For religious skeptics, the Bible is full of stories that make it absolutely impossible to accept the Bible as literal truth. For me, one of the stories that tops the list is the story of the Tower of Babel in Genesis 11:1-9.
As the tale relates, all of humanity spoke a common language and settled in a single place called the plain of Shinar. These industrious people resolved to build a tower of bricks that would reach to the heavens.
God is described in the story as coming "down to see the city and the tower that the men were building." Now whomever wrote this story reveals some interesting things. First off, the author (or plagiarist, more on that in a moment) of this tale had some idea that God dwelled somewhere up, up, up in the skies. Secondly, by describing God as coming down to see the tower, the author is clearly implying that God occupies a physical space and must actually come down to the Earth in order to see what humanity was building. After all, if God is all knowing, all seeing, and everywhere at once, he would not come down to the Earth. Now one might make the argument that the author of the story was describing God based upon his own limited understanding. But Bible believers constantly remind us that the Bible was revealed by God himself, and many believe that it was Moses himself who wrote down what God told him. Thus, God is describing himself as having to "come down" to the city.
Now where the story gets really interesting is where God decides that he must stop the people from building the tower, because "nothing they do will be impossible for them", which clearly suggests that God was afraid that the humans would actually succeed in building their tower high enough to reach heaven. Again, the teller of the tale is revealing his ignorance. He is obviously unaware of the fact that the Earth is surrounded by an atmosphere, and that at some point, if one goes high enough, there is simply no air to breath. Assuming the technology was even known to build the tower as high as the tallest mountain, the workers at the top would begin passing out from altitude sickness. Work would have to cease because it would simply not be possible to advance any further. But of course the technology did not exist back then to build a tower as high as Mount Everest. In fact, the Great Pyramid of Khufu (aka Cheops) in Egypt remained the tallest man made structure on the Earth until the advent of the skyscrapers in the first half of the 20th century. So God did not have to worry.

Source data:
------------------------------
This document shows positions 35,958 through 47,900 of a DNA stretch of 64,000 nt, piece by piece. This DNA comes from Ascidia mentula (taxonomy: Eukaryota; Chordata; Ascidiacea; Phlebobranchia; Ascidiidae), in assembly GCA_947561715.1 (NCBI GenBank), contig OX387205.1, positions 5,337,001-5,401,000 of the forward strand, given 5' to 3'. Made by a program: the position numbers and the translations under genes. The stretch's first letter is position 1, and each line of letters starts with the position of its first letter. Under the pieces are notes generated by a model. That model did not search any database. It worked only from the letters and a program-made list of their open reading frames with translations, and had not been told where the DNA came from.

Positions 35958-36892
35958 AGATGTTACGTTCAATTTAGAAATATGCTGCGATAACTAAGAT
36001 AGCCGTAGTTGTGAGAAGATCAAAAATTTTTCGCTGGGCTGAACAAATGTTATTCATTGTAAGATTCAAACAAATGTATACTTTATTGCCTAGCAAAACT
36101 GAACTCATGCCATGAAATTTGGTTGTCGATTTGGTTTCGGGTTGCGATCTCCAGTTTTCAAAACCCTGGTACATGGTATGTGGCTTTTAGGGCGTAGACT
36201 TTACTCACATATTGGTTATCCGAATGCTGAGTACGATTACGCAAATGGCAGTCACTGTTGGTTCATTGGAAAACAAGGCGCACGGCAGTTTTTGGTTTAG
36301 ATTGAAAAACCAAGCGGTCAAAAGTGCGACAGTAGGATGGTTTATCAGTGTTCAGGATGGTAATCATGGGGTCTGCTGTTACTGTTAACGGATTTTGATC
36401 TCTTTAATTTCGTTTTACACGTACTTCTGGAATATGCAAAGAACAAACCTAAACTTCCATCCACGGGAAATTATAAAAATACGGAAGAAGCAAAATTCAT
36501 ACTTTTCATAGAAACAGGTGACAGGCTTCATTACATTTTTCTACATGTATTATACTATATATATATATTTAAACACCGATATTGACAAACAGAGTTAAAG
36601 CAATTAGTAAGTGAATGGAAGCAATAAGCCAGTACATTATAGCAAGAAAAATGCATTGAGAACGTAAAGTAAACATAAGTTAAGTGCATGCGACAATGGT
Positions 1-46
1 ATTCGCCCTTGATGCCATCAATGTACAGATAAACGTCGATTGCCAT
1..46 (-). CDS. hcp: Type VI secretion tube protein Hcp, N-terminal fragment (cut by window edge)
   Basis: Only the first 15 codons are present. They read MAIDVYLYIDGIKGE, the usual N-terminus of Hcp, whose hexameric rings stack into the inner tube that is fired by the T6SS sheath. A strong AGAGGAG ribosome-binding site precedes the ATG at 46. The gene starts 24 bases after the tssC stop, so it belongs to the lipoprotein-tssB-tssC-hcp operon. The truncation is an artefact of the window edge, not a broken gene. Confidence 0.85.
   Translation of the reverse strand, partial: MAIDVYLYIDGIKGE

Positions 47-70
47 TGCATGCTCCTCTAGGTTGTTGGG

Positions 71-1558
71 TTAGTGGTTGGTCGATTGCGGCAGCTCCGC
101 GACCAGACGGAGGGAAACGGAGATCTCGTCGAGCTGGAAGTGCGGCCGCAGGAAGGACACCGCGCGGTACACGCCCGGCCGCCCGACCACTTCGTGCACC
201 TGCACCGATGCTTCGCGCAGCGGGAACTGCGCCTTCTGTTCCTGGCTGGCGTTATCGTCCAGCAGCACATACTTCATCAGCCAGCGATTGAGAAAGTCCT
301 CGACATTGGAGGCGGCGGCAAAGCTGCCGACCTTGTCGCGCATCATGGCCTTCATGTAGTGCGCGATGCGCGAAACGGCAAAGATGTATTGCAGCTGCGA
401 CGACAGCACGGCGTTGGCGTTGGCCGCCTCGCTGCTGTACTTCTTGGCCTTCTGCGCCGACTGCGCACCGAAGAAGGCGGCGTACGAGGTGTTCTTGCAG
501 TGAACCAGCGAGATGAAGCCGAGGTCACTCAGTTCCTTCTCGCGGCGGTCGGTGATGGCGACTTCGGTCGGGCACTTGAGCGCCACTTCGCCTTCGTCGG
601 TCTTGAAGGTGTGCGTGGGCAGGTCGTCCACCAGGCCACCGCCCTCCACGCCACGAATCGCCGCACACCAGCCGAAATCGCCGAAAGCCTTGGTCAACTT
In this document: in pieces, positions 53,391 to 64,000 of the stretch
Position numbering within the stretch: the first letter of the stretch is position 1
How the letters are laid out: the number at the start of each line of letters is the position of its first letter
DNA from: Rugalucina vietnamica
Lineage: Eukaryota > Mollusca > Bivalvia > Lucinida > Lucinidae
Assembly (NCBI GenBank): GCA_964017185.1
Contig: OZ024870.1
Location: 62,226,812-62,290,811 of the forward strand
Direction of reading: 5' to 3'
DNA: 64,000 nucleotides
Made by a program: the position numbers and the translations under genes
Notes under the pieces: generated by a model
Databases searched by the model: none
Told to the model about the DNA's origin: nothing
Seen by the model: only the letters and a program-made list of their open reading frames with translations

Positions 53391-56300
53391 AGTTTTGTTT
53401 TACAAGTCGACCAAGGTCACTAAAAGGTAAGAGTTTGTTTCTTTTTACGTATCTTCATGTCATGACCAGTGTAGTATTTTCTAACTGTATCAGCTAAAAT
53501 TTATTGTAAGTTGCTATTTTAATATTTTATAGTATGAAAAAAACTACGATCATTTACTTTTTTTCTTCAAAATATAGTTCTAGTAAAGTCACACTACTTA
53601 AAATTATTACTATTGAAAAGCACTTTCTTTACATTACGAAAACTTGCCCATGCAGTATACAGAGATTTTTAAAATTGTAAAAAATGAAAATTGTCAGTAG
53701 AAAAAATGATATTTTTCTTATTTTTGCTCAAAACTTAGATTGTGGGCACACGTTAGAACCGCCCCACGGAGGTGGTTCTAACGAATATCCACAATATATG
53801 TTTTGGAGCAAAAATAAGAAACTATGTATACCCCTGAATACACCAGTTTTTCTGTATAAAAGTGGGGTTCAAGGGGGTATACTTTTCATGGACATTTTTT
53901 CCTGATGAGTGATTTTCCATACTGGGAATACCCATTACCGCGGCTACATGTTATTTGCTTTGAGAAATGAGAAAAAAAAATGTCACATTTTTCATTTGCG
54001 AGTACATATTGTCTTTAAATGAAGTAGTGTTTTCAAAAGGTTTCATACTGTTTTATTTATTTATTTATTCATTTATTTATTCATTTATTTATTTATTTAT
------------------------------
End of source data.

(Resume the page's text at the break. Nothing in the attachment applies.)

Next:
But God clearly was worried, so he decides to divide humanity by confusing their language so that they would not understand each other, and from there, God "scattered them over the face of the whole Earth." Now, what the Bible means by scattered is unclear. Did different groups of people migrate to different parts of the planet, or did God teleport them to sub-Saharan Africa, Europe, Siberia, China, Australia, and the Americas?